Why Haven’t They Done That Yet? This is a strange post because I am talking about someone having done the work I will write about, but I am asking someone to do the work. This is my way of trying to drum up replications and increased n’s. I think as scientists we need to replicate … More A new way to study memory in Down Syndrome
Ooh Ooh Ooh! They Finally Did It! So this has been a GREAT week in research. A new protocol was reported for building an open-hardware/open-software operant chamber for testing rats called the ArduiPod Box. Now I have been planning and scheming on how to do this for ages, but never got around to it. I … More Open Hardware/Software Leads to a Better Behavioral Tasks
Over the last few years there has been increasing interest in behavioral pattern separation. This has primarily focused on spatial pattern separation in rats and mice or pattern separation of visual objects as evaluated in humans. What has been overlooked is a vast literature of temporal pattern separation extending into the early 1990s. The manuscript I will cover in this post not only addresses this type of temporal pattern separation, but also used spatial and temporal pattern separation abilities as outcome measures for a mutant mouse to demonstrate the neurophysiological deficits that are different in different parts of the hippocampus map onto functional deficits at the behavioral level.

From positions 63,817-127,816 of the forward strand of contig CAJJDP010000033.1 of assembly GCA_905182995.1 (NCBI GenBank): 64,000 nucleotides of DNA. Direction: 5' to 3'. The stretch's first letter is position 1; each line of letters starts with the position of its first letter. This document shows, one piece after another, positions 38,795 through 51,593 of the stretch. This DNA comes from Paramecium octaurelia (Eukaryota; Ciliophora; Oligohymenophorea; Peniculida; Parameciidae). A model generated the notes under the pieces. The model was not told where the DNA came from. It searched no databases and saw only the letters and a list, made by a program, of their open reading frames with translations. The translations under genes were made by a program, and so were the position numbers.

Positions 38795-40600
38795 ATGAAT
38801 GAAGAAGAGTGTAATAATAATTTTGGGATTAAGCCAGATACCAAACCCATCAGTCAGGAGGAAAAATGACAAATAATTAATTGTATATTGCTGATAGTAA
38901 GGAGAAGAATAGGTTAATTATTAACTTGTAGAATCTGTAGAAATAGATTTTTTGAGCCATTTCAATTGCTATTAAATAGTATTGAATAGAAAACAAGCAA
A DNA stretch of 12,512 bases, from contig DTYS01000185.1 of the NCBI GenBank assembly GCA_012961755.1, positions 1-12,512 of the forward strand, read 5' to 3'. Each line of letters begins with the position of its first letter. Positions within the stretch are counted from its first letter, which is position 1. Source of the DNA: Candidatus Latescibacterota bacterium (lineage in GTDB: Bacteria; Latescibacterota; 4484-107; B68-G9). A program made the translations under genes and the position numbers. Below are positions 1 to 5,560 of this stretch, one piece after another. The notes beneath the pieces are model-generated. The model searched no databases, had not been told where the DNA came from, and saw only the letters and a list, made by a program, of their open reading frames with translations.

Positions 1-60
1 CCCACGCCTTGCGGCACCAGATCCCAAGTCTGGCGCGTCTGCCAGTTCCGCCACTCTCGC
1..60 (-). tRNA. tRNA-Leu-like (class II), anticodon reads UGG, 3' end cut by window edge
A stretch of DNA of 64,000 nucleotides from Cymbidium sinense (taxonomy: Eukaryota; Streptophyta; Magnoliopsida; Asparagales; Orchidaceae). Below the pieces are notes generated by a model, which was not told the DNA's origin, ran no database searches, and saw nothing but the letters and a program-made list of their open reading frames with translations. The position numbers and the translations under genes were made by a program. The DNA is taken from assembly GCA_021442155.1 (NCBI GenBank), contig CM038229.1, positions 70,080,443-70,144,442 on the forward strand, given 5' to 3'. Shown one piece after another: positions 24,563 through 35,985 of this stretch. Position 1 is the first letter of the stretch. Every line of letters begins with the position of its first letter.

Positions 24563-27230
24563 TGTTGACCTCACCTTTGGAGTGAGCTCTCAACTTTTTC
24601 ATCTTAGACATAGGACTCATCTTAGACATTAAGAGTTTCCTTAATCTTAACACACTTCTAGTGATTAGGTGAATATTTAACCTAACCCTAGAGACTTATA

So in this post I want to talk about a theoretical review paper I published not long ago. This paper is important to me for a couple of reasons: 1) It serves as a logical extension to my theoretical work wherein I first claimed to demonstrate a behavioral endophenotype in CGG KI mice. I suggested in this paper that I would be able to predict where the *Fmr1* KO would compare based on the molecular genetics. And 2) The data I used in this review came from a series of studies from another laboratory using behavioral tasks I developed .
In this post I want to discuss an example of when behavioral testing on a mouse model of human disease is done entirely correct. In this case, the right task was chosen for mice, and was developed in very close collaboration with the clinician whose work in humans was being modeled by the mice. This approach, called endophenotyping, actually studies non-core features of autism in a mouse model, but rather models cognitive processing in human autism using a mouse model. … More Great Behavioral Tasks can Validate Mouse Models of Autism